command One of these:
PRINT Prints a route
ADD Adds a route
DELETE Deletes a route
CHANGE Modifies an existing route
destination Specifies the host.
MASK Specifies that the next parameter is the 'netmask' value.
netmask Specifies a subnet mask value for this route entry.
If not specified, it defaults to
gateway Specifies gateway.
interface the interface number for the specified route.
METRIC specifies the metric, ie. cost for the destination.

All symbolic names used for destination are looked up in the network database file NETWORKS. The symbolic names for gateway are looked up in the host name database file HOSTS.
If the command is PRINT or DELETE. Destination or gateway can be a wildcard, (wildcard is specified as a star '*'), or the gateway argument may be omitted.
If Dest contains a * or ?, it is treated as a shell pattern, and only matching destination routes are printed. The '*' matches any string, and '?' matches any one char. Examples: 157.*.1, 157.*, 127.*, *224*.
Diagnostic Notes:
Invalid MASK generates an error, that is when (DEST & MASK) != DEST.
Example> route ADD MASK IF 1 The route addition failed: The specified mask parameter is invalid.
(Destination & Mask) != Destination.


> route PRINT
> route ADD MASK METRIC 3 IF 2
destination^ ^mask ^gateway metric^ ^
If IF is not given, it tries to find the best interface for a given gateway.
> route PRINT
> route PRINT 157* .... Only prints those matching 157*
> route DELETE
> route PRINT

DOS PC/Hardware Utilities

DOS comes equipped with a number of very powerful utilities for analyzing and repairing harware problems. If your Graphic User Interface operating system will not open or boot, you may use these utilities to find and fix the problem.


On older PCs this is called "CHKDSK". If you are in doubt about what version of DOS you are running or how old yor system is, type CHKDSK at the DOS prompt. any newer version of DOS will tell you that CHKDSK is no longer availble and to use SCANDISK instead. Enter SCANDISK C: and the program will open and begin checking your hard drive for physical damage and will also examine the file structure to find various errors. If the errors are not to serious, SCANDISK will fix them for you.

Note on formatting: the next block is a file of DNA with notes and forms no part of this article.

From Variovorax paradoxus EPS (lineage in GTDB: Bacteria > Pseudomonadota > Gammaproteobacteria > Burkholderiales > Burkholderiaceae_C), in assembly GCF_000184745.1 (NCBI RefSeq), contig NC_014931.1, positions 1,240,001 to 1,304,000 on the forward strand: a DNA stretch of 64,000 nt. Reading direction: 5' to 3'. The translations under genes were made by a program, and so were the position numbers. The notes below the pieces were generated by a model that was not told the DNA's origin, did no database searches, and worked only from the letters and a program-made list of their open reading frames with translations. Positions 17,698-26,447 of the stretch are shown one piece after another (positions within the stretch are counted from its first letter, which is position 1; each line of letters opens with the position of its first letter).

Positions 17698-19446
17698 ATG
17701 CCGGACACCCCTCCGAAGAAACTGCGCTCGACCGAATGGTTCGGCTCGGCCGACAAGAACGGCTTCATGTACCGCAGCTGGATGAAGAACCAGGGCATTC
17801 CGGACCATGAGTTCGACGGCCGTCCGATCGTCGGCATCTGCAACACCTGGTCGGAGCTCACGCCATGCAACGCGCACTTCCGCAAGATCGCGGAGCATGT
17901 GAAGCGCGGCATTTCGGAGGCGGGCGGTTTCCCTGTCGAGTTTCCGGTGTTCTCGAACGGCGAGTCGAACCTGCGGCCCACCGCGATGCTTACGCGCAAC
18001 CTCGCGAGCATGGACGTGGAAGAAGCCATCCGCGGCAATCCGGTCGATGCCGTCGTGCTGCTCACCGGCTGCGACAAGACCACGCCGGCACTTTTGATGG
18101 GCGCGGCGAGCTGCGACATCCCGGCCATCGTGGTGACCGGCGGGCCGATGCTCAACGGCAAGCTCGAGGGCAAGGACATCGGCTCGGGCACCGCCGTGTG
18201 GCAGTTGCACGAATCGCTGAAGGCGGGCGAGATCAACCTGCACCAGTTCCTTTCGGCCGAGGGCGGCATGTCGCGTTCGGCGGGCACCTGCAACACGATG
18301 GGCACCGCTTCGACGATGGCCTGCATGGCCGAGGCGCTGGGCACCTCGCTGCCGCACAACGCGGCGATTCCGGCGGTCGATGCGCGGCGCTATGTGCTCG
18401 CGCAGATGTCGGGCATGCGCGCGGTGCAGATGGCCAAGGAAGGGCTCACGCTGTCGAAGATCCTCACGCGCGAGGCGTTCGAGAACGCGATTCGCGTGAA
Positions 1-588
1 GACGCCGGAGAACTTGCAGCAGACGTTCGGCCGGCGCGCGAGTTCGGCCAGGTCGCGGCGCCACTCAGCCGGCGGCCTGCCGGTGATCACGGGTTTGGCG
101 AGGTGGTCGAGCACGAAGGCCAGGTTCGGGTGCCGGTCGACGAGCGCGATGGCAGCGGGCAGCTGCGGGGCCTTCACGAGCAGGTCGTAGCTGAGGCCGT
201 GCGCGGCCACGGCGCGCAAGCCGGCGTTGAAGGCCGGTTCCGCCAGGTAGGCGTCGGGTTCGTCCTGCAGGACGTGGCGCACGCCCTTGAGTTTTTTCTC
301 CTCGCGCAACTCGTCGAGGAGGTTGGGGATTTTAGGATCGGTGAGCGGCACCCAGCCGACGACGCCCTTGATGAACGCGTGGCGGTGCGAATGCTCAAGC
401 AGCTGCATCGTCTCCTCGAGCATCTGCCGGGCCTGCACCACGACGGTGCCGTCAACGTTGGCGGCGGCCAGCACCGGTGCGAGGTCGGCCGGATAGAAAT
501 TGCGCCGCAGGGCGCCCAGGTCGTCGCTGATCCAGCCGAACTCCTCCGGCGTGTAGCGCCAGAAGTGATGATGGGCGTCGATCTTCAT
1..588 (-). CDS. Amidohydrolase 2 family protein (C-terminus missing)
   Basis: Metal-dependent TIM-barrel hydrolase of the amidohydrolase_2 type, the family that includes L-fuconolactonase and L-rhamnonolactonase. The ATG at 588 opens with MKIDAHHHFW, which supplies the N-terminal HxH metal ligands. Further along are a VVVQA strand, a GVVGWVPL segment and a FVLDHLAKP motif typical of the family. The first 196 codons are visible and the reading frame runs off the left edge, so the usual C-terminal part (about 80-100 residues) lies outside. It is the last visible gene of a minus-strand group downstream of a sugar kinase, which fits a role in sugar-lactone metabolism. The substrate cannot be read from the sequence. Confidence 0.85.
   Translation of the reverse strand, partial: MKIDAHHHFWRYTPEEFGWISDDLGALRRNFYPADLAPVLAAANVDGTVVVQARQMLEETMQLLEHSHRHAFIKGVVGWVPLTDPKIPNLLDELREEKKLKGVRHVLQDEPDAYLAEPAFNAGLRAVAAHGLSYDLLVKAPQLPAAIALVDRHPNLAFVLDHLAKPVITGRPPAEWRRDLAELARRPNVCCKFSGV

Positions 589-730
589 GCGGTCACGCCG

MEM will tell you how much memory(Random Operating Memory) you have and how much is being used. If you have a program or a process that needs a minimum amount of RAM, use MEM to check.


Anytime you use SCANDISK, you should use DEFRAG right afterwards. DEFRAG defragments your hard drive, meaning it makes better use of the free space by putting all the used space together in an order that makes data access easier. It's a lot like cleaing up a cluttered closet. Enter DEFRAG C: at the DOS prompt and the program will open. Often, the program will allow you to view the process.


Warning! This is very powerful tool and is usually used on new disks or disks that have been recycled. FDISK creates partitions on a hard drive. After you use FDISK, the drive should be formated or "SYSed".
Typing FDISK at the DOS prompt will bring you to s a new command-line dialog:
Current fixed disk drive: 1

Choose one of the following:

1. Create DOS partition or Logical DOS Drive
2. Set Active partition
3. Delete partition or Logical DOS Drive
4. Display partition information

Enter choice: [1]

Press ESC to exit FDISK